• Baxter has pieced together a fascinating history, mystery and portrait of a complex contradictory man. 

    Daily Mail (London)

  • Reading this account of a real-life crime in 1845 is an experience close to time travel. Through impressive research and unshowy prose, Baxter whisks us back to the start of the modern age. ... In short, it is totally irresistible.

    Independent (UK)

  • Meticulously researched and entertainingly told, this is a vivid picture of an electrifying age.

    The Good Book Guide (UK)

  • Fans of Erik Larson’s true-crime thrillers will be pleased by this gripping account that presents a tipping point in the public acceptance of the telegraph: its use in 1845 to alert the authorities in London that a murder suspect had boarded a train headed there. With a novelist’s flair for drama, using details that were painstakingly extracted from the historical record, Australian popular historian Baxter (An Irresistible Temptation) recreates the life of suspect John Tawell, a Quaker who had been transported for forgery, the events leading up to his apprehension on suspicion of having poisoned Sarah Hart, and his prosecution. Along the way, the story takes several unexpected twists, and Baxter does a stellar job of integrating details about the nascent forensic science of the time, questions about the role of expert witnesses in jury trials, and the insatiable public hunger for salacious details about the case.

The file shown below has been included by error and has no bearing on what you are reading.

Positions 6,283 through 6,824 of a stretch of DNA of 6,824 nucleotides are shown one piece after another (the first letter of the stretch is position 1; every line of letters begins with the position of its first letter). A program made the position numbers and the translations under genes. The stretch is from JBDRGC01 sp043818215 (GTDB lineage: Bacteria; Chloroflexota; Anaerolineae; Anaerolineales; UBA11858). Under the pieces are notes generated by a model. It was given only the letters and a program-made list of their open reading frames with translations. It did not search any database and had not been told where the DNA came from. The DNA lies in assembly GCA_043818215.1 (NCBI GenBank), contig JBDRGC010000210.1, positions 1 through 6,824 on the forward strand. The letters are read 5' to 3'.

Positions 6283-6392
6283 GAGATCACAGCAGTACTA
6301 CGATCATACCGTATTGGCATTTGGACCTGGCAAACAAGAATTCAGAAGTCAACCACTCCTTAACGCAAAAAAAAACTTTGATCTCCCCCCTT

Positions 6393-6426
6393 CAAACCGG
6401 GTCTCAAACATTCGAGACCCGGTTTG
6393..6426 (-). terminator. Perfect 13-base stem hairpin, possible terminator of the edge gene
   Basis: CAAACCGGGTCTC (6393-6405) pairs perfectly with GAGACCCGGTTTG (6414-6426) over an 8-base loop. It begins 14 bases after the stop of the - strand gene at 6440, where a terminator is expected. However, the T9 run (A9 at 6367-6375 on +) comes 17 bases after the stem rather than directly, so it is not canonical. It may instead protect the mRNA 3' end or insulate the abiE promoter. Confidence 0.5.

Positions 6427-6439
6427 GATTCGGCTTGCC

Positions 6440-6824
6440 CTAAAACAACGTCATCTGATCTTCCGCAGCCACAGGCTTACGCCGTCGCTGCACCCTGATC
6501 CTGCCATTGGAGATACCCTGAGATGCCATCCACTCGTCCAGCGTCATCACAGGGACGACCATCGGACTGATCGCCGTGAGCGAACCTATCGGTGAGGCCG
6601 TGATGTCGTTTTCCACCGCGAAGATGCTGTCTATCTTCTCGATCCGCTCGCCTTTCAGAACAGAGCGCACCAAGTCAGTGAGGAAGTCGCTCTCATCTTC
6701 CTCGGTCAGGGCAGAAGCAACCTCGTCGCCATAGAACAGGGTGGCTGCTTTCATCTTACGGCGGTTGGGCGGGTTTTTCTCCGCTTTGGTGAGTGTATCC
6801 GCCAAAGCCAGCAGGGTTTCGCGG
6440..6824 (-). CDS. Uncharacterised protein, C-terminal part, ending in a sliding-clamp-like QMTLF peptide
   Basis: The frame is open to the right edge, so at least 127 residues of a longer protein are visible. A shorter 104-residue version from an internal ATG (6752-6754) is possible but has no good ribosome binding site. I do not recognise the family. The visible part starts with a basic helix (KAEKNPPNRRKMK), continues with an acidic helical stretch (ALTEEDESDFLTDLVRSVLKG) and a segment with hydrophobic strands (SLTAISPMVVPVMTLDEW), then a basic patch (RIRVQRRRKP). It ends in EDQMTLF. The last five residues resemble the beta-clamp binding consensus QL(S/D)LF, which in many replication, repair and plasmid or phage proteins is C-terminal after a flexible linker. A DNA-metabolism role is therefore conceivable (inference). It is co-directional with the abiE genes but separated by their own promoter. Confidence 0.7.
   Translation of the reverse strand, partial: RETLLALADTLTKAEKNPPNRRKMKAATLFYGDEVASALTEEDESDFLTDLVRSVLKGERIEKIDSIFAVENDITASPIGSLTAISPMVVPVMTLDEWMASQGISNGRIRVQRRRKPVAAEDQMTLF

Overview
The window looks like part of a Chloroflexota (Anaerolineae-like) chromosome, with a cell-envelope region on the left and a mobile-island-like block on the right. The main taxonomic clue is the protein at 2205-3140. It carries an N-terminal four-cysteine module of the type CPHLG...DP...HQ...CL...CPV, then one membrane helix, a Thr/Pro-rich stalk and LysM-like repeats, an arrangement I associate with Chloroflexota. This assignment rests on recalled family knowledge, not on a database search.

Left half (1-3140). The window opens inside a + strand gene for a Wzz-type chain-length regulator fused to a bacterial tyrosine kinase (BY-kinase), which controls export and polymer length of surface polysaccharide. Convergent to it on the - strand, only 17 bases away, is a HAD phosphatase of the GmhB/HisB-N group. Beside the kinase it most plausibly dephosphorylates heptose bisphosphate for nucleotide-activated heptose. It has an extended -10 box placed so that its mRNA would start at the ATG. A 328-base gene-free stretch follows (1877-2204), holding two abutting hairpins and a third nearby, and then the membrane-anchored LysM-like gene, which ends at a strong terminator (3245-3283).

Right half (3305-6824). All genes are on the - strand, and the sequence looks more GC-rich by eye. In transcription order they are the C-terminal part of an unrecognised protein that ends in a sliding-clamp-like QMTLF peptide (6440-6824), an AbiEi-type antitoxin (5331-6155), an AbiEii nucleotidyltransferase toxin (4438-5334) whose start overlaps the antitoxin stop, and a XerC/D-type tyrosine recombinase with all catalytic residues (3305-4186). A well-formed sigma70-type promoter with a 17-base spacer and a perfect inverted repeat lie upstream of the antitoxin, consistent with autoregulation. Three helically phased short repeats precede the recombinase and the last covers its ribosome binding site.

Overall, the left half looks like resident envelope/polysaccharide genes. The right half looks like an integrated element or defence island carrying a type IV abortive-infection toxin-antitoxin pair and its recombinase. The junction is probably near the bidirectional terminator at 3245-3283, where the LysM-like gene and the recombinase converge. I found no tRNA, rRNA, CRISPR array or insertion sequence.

Publishers Weekly (USA)

  • Baxter's latest historical title reads like a novel ... a fascinating glimpse into a point in time in England's history, when things were about to change. The "electric constable" referred to is the electric telegraph, which made it possible for the suspect in this bizarre and scandalous murder case to be apprehended—the first time in the nation's history that this method was successful in such a case. ... This title is easily readable, interesting, and enjoyable, especially when one compares the techniques of the 1840s chemists and doctors with today's television and real-life forensic scientists.

    VERDICT: Recommended for true crime and historical crime buffs, those interested in early forensic science, and general readers.

    Library Journal (USA)